Best Free and Cheap Website Options for Small Businesses
Not long ago, if you wanted a website, you had to be willing to shell out at least a few grand for the most basic of static sites. I remember about ten years ago at a firm I worked for, quotes for ecommerce sites, or sites with other dynamic features, would be over $20,000!
If you're not a developer, designer, or even a
web person, but you have a business or brand that you want to get online, here are some hosts you can sign up with that won't require you to hire design services or developers.
What's It Going to Cost Me?
The answer is, having a website is pretty stinking cheap these days. Most of the following hosts have plans starting at FREE! And unless you have hundreds of thousands of visitors a day, less than $10 a month gets you a pretty powerful setup.
But First, a Bonus!
Before we get into web hosting, it's worth mentioning that if you have a business, and especially if you cater to local clients in your area, you should get your business listed on maps!
Many people use Google Maps or other map services to find businesses while they travel, or just as a normal way to search (I do!). It makes sense to update your listing on the most popular map services.
Here are some links to get started:
- Google Maps
- Bing Places
- Yahoo Basic Listing (scroll down to the Sign Up button under
Try Local Basic Listing for free)
- Yext (MapQuest)
Maybe you don't need a full-fledged website; maybe you just need a personal brand page or business page.
If that's the case, try the following services. All free!
The king of social profiles title still belongs to Facebook. If you have a personal profile already, you can create a page for your business too. In a company I work for, when searching Google for the company name, the Facebook page comes up even before the primary website!
You would benefit here if your business revolves around you personally as the brand. If you're a consultant or freelancer, or do business-to-business or networking, then LinkedIn can help. Start with a free profile, but you may want to upgrade at some point.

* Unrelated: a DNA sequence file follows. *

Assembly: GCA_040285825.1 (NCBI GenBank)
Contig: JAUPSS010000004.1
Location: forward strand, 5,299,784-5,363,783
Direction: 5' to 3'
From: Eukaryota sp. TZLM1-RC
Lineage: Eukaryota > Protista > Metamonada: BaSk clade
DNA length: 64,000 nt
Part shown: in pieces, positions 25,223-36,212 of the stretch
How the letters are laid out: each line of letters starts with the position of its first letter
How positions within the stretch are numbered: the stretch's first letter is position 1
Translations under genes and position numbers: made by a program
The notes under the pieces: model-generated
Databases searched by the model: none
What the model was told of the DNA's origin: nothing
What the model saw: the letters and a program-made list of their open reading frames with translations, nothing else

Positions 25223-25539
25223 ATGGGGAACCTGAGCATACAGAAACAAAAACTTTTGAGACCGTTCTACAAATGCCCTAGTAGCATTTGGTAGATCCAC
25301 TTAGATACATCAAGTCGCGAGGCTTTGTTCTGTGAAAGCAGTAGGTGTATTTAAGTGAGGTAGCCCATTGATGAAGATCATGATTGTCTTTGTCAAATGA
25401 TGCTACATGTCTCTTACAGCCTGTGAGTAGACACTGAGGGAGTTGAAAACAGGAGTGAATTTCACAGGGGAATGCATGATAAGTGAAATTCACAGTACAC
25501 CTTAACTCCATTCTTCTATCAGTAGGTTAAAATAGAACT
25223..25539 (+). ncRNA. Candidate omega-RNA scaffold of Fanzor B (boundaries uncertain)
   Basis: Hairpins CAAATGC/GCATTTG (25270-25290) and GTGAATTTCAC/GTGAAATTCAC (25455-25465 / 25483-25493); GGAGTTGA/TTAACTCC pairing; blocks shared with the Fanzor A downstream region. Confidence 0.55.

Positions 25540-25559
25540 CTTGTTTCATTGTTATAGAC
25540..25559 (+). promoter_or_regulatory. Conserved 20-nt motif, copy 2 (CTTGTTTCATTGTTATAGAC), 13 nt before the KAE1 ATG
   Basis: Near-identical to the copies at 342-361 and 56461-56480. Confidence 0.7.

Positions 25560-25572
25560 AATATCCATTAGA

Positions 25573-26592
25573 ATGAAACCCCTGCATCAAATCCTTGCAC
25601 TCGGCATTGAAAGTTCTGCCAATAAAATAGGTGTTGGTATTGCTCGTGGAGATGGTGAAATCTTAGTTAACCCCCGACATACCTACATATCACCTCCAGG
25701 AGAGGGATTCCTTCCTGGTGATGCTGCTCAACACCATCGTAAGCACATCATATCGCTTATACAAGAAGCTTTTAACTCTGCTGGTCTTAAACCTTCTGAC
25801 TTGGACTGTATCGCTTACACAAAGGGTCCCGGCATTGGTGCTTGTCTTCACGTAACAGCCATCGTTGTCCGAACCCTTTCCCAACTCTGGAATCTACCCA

If your business is connected to media, perhaps through YouTube or other Google services, then G+ is a good idea. If your business is a personal brand, similar to what I said about LinkedIn, this could be for you as well.
Yes, Myspace is still around! And mostly owned by Justin Timberlake. The site focuses mainly around music and the arts, culture, and lifestyle.
If your brand is in music and arts, you should think about a profile here.
This is a category all its own, but if you have a local business with high foot traffic and a young culture, take a look at Foursquare.
If you have the type of business that would benefit from the social activity as created by Foursquare, this is a top option for you. Any business with high traffic, or a youth-centered atmosphere, is a good fit. Coffee shops, entertainment outlets, media stores, places that are hip and cool!
Here's a list of services to host a free website to get you started, in no particular order. Just please, as soon as possible, upgrade to premium features and get your own custom domain name! Most free hosts won't let you have a custom domain such as
www.mysuperpetcollection.com, but instead will offer something more like
mysuperpetcollection.someservice.com. To be more professional, upgrade to a custom domain name.
Free services also typically do some sort of advertising, such as sticking ads at the bottom of your site, or an occasional popup shown to your users. Another reason to upgrade as soon as you can!
Disclaimer: No links in this article are affiliate links.
You won't get your own domain name with the free package, and you only get three pages, but it's ad-free and the templates are fine. Try this if you only need a couple pages and don't care about having your own domain name yet.
When you're ready to upgrade, you can get a free domain name with purchase of the next package which is only about $4.17 per month for unlimited pages and bandwidth, and 2GB of storage.
Site123 is a site builder with a simple pricing system that includes a free-forever plan, and its standout feature is its sidebar-based website builder, which makes laying out pages much more efficient than traditional drag-and-drop builders.
One of the more highly regarded free hosts, Wix has nice templates, add-on apps, unlimited pages and much more. You won't get a custom domain name, and you'll see Wix advertising. The $4.08 per month upgrade gives you a domain but doesn't remove ads; you'll need the $9.25 per month option to get rid of those.
Here is an example of a few Wix templates:
The free templates here seem a little aged, but their tagline is
Free Website Builder. For those who want to tinker a bit more on the default templates, they allow more customization. Their first upgrade path is for $14 per month to get a domain name, SEO tools, unlimited bandwidth and 3GB of storage.
The free option allows 15 pages, including ads for Moonfruit. You'll have to upgrade to get your own domain, more pages, and remove branding.
This one has an addition of ecommerce features and allows you to build a shop and publish products to other networks. They have clean, minimalist designs, built with HTML5, and are mobile optimized. The first upgrade is $4.50 per month when billed annually, and it removes ads.